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Banana leaf and sisal Santa’s in a boat or on a bicycle are fun little guys.  Fair Trade from Kenya, they are a unique design great for the Santa collector on your list.


We also have added beautiful wood ornaments that are made in USA from maple wood.  An engine and caboose is sure to delight the train enthusiast in your life.  The laser cut maple wood ornaments are beautiful in their simplicity.

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Settling In

We’ve been at our new location for nearly a month now and are settling in nicely.  The exterior painting is finished and we’re working with an artist to develop some attractive permanent sign-age.  The second and third story windows on the front of the building will be replaced in the coming weeks as well.  It’s been exciting and fulfilling to be apart of the rejuvenation of a part of history and we’ve appreciated all the kind words.

Newly repainted façade awaiting sign-age.

We’re maintaining our habit of constant improvement through the move and beyond. With more square footage we’ve been steadily expanding our offerings as we fill out the new space.  We’ve added more items in all categories and will continue to do so through the holiday season.

Fair Trade goods from around the world.

On the move

After a three month scouting of downtown, we’ve found and negotiated for a new space for Gemini’s!!! We are very excited for this move as the space will serve us better in several ways; larger showroom, plenty of parking, more traffic being on a State Route and road with interstate exit feeding it, improved lighting and more space outdoors to have a presence to attract visitors and to host events.

IMG_0205_optOur new address will be 28 N. 7th St, the Conwell Candy Building, between Main and Market St. We will be very close to Paul Emory’s Gallery as well as Z.A.A.P. Michael Seiler’s Gallery is on the same street and the Masonic Temple is visible from the front door so we will naturally be more integrated with the Art Colony and the Art Walks as well as closer to existing retail.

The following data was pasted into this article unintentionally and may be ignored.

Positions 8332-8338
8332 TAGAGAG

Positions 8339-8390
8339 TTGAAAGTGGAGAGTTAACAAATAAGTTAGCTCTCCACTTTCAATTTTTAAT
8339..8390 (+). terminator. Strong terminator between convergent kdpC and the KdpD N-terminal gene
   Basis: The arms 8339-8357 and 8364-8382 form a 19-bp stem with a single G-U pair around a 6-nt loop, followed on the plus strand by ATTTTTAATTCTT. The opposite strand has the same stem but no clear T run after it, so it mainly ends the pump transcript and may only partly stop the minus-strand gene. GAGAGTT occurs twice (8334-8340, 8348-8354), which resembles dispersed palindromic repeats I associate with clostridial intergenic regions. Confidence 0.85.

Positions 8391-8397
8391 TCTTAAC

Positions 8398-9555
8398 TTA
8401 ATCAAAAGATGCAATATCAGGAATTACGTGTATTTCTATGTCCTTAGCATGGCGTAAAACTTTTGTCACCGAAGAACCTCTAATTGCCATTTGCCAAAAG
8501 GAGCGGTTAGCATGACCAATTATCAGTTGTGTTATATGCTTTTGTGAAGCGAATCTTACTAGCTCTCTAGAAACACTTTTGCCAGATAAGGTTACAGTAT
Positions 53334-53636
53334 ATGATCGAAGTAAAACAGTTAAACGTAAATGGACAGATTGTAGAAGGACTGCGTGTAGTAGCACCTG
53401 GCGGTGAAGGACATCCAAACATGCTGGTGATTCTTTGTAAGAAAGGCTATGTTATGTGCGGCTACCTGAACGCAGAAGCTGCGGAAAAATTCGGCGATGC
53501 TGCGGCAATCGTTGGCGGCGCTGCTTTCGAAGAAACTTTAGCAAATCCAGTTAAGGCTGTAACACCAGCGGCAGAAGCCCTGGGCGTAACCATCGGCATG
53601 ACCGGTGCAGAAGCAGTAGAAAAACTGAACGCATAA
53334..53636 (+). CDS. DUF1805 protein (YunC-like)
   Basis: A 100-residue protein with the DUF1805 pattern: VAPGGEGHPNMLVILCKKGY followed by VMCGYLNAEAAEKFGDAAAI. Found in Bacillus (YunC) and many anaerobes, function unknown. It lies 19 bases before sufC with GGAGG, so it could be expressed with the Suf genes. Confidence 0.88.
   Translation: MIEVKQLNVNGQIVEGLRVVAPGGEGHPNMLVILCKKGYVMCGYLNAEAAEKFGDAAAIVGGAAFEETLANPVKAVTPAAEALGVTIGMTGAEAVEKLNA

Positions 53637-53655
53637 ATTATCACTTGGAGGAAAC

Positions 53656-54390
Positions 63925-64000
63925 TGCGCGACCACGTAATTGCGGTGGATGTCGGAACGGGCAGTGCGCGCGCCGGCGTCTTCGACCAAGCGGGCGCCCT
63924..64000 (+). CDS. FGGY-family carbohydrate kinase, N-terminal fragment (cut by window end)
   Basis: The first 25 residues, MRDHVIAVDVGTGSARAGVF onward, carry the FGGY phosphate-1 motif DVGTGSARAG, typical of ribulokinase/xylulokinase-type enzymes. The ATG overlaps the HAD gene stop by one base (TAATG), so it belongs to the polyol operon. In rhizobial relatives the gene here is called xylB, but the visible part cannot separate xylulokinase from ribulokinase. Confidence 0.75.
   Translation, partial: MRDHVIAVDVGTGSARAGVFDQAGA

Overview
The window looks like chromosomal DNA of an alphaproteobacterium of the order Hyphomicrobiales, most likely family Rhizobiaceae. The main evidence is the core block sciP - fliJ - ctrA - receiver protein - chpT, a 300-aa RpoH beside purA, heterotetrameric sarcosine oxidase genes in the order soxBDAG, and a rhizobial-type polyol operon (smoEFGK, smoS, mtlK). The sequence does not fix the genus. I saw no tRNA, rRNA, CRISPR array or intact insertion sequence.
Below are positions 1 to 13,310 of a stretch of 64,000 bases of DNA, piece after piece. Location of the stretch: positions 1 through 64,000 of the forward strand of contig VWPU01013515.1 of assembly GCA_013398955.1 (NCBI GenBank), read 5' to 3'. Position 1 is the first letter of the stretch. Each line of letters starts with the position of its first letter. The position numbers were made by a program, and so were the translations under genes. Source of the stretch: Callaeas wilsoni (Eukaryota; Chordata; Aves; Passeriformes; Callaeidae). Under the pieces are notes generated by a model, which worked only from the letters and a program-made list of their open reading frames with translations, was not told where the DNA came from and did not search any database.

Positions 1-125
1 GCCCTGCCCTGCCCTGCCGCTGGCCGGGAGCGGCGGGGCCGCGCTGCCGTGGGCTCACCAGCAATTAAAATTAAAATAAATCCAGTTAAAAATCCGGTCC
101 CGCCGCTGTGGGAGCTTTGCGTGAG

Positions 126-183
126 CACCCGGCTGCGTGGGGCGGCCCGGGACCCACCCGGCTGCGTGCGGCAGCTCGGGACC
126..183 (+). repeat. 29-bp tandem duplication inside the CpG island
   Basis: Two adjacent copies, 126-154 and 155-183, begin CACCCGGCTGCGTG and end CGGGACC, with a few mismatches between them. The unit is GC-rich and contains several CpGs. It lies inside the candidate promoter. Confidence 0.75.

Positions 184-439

Seven parking spots next to the new space plus room to display and demonstrate outside.






We will be in our original location until next Saturday, October 17th.  We plan to reopen Tuesday, October 20th in the new location. We are beginning to plan details for a grand opening/first anniversary event for First Friday Art walk in November.

View from front door. 50+ parking spots across the street, Paul Emory’s Gallery is center, Masonic Temple can be seen on right side.

We’re also pleased to announce  Clean Cut Custom Painting will be renovating the exterior; it will be looking very sharp with a nice two tone paint job in just a few weeks.

Hookahville and Resonance

September started and finished with a bang at Gemini’s.  Hookahville made it’s return to the region after 2 and a half years as The Ville at Clay’s Resort near Canton, OH.  Former front man Ed McGee returned for some solo work and to do a guest set with Ekoostik Hookah.  A lot of excitement around this and the great weather made for another wonderful weekend at Frontier Ranch.  Kudos to Alchemy House Productions for giving a lot of thought and consideration to the vendors; we will certainly be a part of their shows in the future.


Photo Credit: Giant Photo Buttons

Resonance Music and Arts Festival is in it’s second year and has a really nice thing going.  From the event’s website, “The Law of Resonance provides the answers as to how the law of attraction operates and creates the conditions and circumstances in your life. A gathering of like minded, motivated, music loving people.”  Workshops, art installations and ceremonies both officially organized and spontaneous throughout the grounds sets this event apart from the average music festival.  Being back at a show at Legend Valley after many years brought back good memories and the bounty of great hugs and conversations nourished my soul and the Gemini’s vision.  Found a great new unique product as well; the acorn stash necklaces.  These are beautiful, functional and great idea that’s sure to be copied.  I put my Sacred Space essential oil blend in mine and have loved anointing people out of it; couldn’t ask for a cooler vessel for special essential oils.

Okavark Acorn Okavark Acorns_

Onto the web!


As Gemini’s approaches it’s first birthday, we thought it was time to evolve our web presence beyond just a Facebook page into a bona fide web site complete with shopping cart and much greater control over our content.  This blog will give us a chance to better showcase our products; giving you more information about some of our Made in USA and Fair Trade producers.   We will be chronicling our travelling vending adventures and some attention will also be paid to the ongoing rejuvenation of Downtown Zanesville and the variety of local events and features to discover.